According to Intel 471, a cyber intelligence firm Stroganov is with some of the major cyber threats since 2001. Stroganov and his associate Gerasim Silivanon (a.k.a. “Gaborik “) were also sentenced to six years of imprisonment in Russia in 2006 but were out in two years. “Our continuous monitoring of underground activity revealed despite the conviction, Flint24 never left the cybercrime scene,” reads an analysis by Intel 471. “You can draw your conclusions [about why he was released early],” Sporaw wrote, hinting at the use of unfair means to get out of jail early. Flint is one of the big players of the stolen credit card market, working as a wholesaler of credit card data with cyber crooks who bought these cards from him in bulk – 100,000 pieces at once.
Various cyber forums say that Stroganov and his guys were caught because they broke “the golden rule” of hackers from Soviet countries- never target your country people or bank. Flint’s “Trust Your Client” These carding sites had a standard scheme they supported to earn trust and loyalty from those who bought these stolen cards. This system allowed their customers to get instant refunds on bad cards without proving that the tickets were canceled by the bank before they could be used. So, these sites installed money-back insurance called “checkers,” which can be used by their customers to check the cards (accessible only for a few minutes of buying the tickets) by giving extra money, few cents per card. But slowly, it was claimed that these checkers gave inaccurate results to benefit the card shops.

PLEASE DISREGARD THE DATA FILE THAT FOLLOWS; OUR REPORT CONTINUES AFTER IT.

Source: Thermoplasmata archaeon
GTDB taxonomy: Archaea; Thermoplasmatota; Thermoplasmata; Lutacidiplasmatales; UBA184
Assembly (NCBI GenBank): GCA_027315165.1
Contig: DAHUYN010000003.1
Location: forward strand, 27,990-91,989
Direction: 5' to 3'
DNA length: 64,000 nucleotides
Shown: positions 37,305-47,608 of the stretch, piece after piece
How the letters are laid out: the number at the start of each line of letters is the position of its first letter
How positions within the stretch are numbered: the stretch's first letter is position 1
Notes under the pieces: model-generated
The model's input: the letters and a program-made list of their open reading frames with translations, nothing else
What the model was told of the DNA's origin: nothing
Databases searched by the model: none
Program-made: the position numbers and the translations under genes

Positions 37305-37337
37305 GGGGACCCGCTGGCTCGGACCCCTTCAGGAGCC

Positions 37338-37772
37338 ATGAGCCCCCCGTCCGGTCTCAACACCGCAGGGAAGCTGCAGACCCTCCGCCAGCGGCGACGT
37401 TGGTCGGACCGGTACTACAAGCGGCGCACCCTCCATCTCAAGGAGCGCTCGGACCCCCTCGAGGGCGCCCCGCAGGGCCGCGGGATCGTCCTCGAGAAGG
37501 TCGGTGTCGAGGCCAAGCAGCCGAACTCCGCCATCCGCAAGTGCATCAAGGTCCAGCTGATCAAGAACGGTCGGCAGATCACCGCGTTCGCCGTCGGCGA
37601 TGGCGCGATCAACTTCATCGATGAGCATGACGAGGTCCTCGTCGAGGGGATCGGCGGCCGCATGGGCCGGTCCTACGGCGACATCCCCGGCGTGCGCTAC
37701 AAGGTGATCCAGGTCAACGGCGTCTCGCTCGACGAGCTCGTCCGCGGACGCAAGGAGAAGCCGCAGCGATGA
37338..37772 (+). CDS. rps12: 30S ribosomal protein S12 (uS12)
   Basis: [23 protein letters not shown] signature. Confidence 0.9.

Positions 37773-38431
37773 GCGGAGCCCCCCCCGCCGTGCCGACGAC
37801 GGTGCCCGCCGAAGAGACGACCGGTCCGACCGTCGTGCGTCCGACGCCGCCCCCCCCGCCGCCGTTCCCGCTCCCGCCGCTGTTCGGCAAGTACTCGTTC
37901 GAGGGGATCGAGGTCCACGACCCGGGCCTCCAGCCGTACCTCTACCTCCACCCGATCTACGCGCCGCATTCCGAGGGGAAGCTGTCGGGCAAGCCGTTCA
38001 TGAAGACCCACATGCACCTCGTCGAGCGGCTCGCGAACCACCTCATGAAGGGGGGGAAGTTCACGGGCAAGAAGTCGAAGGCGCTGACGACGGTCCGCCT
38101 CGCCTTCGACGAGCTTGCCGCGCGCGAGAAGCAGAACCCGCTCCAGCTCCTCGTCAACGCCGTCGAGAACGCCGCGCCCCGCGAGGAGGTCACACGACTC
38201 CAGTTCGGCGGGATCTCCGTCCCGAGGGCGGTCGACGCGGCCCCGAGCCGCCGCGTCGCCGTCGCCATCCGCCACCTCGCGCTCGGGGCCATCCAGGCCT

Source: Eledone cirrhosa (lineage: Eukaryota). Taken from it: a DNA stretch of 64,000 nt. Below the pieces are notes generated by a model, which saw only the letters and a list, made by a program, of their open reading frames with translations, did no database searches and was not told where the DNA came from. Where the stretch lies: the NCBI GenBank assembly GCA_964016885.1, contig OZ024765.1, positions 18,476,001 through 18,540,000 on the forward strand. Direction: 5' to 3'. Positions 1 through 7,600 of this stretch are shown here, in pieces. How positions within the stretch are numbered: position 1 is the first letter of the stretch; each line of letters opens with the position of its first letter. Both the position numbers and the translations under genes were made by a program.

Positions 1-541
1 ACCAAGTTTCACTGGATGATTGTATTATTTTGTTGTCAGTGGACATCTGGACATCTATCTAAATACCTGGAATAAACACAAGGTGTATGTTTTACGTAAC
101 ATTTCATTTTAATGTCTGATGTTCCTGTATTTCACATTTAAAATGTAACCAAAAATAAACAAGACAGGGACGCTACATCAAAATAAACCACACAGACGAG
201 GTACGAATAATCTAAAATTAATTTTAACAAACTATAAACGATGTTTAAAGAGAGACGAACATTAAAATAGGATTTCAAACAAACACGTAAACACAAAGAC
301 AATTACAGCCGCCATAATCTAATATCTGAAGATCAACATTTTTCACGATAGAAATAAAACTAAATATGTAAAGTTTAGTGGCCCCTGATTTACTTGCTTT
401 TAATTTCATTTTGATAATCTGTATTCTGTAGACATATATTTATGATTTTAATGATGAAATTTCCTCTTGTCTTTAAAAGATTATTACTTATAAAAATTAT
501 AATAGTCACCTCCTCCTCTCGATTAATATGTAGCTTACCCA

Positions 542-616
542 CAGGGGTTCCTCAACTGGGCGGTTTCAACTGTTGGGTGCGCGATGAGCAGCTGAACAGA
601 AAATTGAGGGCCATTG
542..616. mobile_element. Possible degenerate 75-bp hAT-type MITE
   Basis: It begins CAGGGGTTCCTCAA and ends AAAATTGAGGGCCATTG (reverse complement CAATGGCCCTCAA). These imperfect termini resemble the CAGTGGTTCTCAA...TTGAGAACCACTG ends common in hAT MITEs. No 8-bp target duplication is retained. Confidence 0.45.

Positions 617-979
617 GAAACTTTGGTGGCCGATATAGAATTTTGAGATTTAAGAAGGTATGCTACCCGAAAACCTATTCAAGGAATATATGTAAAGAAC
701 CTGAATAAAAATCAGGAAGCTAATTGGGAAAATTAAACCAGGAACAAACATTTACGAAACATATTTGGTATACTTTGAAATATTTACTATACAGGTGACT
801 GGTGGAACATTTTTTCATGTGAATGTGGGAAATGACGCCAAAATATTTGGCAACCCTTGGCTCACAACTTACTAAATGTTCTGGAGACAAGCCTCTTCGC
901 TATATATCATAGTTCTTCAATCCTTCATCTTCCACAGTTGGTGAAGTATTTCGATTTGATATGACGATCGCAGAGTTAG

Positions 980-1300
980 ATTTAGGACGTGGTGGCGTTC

So, Flint and his gang came up with a policy “Trust your client,” through which if the customer claimed that the card was fraudulent, they would get a refund no question asked but only within six hours of buying the ticket. But they probably had their checkers too for checking bad cards.